Budget Woes Lead GOP Governors To Push Feds To Relax Medicaid Rules

President Barack Obama has the power to relax rules, which would allow cash-strapped governors more flexibility in spending Medicaid dollars, including allowing them to tighten eligibility requirements. But allowing such changes would outrage many of the president's core supporters and be at odds with the health law's goal of expanding coverage.

The Washington Post: GOP Governors Push Back Against Obama On Federal Medicaid Rules
Faced with severe budget problems, Republican governors are escalating their fight against federal rules requiring states to maintain current levels of health care coverage for the poor and disabled. The growing resistance to the federal government over the hugely expensive Medicaid program poses a critical test for President Obama, who has the power to relax the rules for states (Fletcher, 6/14).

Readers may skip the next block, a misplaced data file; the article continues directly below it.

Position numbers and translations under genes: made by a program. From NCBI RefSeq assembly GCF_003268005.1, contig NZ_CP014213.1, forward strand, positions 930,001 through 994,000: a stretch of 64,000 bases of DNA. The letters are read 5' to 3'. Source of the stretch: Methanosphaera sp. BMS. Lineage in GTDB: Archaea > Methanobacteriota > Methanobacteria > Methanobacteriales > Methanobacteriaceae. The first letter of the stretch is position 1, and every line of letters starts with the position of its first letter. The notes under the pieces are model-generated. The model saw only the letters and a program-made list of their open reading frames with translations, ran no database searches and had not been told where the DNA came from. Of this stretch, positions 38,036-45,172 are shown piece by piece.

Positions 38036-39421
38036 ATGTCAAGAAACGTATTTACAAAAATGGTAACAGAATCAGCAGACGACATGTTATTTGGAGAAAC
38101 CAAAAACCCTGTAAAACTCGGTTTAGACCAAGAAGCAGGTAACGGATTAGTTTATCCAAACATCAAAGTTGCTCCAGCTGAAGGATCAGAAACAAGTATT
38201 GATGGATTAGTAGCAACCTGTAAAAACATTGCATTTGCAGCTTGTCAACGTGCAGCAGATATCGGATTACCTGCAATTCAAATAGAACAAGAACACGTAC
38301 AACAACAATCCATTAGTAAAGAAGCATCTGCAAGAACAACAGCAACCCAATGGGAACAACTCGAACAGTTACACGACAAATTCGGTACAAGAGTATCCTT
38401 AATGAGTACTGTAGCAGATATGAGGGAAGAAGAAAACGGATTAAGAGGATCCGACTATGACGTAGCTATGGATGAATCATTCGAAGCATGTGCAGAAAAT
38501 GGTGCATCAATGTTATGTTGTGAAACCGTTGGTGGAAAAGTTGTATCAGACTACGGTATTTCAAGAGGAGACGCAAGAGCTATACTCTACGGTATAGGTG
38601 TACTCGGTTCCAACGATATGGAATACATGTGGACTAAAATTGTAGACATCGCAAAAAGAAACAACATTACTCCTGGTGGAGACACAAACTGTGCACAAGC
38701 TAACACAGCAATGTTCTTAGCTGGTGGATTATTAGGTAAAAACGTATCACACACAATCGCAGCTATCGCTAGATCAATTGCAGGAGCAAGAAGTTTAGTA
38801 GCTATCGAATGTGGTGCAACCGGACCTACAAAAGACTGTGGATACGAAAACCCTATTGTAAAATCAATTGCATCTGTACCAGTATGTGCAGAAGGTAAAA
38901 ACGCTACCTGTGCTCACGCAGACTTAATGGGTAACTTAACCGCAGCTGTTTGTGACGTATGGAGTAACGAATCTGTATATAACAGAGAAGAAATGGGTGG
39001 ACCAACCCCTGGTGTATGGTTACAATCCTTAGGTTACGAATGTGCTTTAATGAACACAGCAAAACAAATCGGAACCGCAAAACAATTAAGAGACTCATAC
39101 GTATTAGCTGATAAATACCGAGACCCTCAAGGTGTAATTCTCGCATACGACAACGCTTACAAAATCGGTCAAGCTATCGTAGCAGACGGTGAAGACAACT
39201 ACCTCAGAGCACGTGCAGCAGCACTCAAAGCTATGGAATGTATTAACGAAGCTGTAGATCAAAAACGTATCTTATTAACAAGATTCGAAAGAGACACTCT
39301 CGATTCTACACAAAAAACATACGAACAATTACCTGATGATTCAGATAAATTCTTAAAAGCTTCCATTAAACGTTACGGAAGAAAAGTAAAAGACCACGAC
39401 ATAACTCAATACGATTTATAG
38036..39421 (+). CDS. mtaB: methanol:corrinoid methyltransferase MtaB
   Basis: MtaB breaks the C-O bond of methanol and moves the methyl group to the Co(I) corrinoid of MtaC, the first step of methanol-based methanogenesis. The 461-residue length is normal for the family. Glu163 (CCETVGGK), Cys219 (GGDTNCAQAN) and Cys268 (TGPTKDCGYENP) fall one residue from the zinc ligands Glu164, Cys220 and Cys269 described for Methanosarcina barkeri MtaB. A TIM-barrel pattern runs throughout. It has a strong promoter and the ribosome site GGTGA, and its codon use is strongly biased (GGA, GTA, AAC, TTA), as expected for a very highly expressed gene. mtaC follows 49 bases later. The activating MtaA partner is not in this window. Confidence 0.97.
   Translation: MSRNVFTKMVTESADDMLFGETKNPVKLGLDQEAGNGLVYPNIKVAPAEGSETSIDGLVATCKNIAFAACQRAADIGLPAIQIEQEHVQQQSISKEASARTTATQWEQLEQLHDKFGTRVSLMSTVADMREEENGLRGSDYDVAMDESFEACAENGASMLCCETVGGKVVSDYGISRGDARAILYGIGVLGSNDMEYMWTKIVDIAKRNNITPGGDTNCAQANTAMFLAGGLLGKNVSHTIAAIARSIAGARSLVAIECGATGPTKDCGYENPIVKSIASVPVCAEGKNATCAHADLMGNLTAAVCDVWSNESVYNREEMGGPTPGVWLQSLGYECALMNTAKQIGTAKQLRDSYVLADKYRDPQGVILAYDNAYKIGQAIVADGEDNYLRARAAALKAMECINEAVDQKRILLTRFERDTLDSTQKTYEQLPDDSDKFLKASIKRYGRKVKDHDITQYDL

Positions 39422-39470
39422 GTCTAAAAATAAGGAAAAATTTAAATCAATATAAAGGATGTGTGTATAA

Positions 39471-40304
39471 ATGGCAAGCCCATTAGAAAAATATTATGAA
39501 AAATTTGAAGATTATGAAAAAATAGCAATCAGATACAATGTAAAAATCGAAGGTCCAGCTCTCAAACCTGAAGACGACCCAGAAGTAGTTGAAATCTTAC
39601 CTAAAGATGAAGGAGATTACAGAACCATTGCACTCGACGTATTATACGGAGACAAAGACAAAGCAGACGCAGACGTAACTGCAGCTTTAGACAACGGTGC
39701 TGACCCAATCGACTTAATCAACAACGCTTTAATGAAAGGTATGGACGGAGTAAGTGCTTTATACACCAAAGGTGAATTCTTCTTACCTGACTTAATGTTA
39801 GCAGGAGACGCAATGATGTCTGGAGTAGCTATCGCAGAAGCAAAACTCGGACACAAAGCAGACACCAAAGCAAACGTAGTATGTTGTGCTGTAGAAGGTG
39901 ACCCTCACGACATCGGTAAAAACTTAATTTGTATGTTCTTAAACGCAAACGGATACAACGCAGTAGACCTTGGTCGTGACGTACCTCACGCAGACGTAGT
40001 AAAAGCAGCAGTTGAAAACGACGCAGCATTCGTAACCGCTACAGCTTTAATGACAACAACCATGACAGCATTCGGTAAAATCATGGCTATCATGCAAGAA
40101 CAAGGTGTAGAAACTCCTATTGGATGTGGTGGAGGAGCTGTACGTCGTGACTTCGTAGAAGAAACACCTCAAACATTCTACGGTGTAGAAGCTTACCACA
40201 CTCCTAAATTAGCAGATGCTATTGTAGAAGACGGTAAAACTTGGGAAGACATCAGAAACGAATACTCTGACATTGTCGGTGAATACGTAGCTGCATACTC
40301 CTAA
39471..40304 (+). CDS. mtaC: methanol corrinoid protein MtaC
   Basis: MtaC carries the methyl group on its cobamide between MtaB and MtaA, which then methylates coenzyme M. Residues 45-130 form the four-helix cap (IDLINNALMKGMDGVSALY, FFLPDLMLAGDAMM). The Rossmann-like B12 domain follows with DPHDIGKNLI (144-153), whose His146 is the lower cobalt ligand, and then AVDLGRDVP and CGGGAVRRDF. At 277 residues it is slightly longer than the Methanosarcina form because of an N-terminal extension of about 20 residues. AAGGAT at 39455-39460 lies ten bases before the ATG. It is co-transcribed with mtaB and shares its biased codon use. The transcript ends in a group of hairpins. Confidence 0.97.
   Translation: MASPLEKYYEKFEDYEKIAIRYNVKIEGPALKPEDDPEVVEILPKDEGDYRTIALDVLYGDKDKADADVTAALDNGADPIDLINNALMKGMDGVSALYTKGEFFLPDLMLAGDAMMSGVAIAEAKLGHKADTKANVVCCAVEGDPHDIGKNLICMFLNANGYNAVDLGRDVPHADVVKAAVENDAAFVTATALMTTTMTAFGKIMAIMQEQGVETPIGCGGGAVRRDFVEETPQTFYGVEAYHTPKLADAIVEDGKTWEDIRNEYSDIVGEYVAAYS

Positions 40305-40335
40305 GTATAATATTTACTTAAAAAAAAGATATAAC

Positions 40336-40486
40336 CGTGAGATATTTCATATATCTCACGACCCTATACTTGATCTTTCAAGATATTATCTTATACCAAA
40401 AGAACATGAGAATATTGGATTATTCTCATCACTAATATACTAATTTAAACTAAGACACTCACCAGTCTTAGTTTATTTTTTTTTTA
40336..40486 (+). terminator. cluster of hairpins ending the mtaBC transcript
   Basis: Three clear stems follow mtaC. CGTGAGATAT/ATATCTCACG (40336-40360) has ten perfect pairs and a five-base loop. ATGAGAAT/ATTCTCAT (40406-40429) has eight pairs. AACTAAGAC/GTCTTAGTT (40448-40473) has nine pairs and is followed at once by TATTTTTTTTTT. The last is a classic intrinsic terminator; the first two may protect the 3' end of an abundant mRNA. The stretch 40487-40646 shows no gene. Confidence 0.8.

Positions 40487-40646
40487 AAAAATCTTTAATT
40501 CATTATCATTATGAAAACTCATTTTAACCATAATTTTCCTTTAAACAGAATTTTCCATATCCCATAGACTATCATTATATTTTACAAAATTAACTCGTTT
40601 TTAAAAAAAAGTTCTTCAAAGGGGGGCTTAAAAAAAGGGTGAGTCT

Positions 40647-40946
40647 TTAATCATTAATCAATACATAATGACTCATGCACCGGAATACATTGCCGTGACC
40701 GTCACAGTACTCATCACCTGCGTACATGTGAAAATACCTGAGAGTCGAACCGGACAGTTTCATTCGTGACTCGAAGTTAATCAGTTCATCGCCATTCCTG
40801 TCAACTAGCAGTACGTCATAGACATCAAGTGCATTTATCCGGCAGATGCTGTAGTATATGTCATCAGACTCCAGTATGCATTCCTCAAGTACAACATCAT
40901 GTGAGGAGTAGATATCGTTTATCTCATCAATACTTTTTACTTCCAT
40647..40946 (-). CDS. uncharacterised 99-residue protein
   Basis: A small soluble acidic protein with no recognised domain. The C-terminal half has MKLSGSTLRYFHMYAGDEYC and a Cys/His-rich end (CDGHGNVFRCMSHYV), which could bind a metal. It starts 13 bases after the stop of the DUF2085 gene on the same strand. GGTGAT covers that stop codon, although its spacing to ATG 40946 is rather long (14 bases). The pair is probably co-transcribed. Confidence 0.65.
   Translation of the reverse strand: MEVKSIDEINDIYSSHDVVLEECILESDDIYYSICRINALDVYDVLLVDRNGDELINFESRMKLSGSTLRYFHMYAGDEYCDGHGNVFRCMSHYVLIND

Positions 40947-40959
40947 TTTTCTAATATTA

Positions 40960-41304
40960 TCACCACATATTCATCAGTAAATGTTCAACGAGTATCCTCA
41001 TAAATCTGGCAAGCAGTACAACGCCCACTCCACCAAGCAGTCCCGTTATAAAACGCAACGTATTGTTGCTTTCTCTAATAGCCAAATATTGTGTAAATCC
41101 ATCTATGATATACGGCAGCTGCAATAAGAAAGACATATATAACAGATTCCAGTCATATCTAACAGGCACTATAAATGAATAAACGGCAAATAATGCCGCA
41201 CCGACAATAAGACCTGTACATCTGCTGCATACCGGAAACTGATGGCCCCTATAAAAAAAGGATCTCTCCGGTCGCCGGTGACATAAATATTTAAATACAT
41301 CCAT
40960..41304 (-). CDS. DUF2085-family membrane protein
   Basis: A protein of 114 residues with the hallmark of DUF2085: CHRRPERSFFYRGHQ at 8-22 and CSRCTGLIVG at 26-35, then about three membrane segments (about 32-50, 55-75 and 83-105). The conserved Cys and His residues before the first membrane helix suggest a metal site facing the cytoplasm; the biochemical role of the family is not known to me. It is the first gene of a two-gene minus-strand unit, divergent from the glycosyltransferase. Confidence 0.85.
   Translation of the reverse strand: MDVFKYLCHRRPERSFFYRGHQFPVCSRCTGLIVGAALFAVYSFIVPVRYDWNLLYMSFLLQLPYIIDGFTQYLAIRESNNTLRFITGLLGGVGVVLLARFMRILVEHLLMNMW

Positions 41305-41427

Fox News: States Battle Over Medicaid Eligibility And Access To Care
Would you work for one third of what you're usually paid because the government demanded it? That's what doctors are asked to do in Medicaid, the joint state/federal health care program for the poor. "One of the challenges for Medicaid is that the reimbursement levels for doctors are lower than they are for Medicare, that's true across the country," says Neera Tanden of the Center for American Progress, a liberal-leaning think tank. And Medicare pays some 20 percent less than private insurance. With Medicaid reimbursement so far below Medicare, access to care is endangered. Virginia's Republican Governor Robert McDonnell says, "You don't want to undermine the quality of care for Medicaid patients because you have a shrinking number of doctors and hospitals that accept Medicaid," (Angle, 6/14).

Stateline: States Balance Budgets With Cuts, Not Taxes
Two areas of state spending came in especially hard for cuts this year, if only because they account for so much of state budgets. Medicaid, the health insurance program for the poor, accounts for 22 percent of state spending and K-12 education accounts for 21 percent. For many states, it would have been almost impossible to close budget gaps this year without scaling back these programs significantly (Prah, 6/15).

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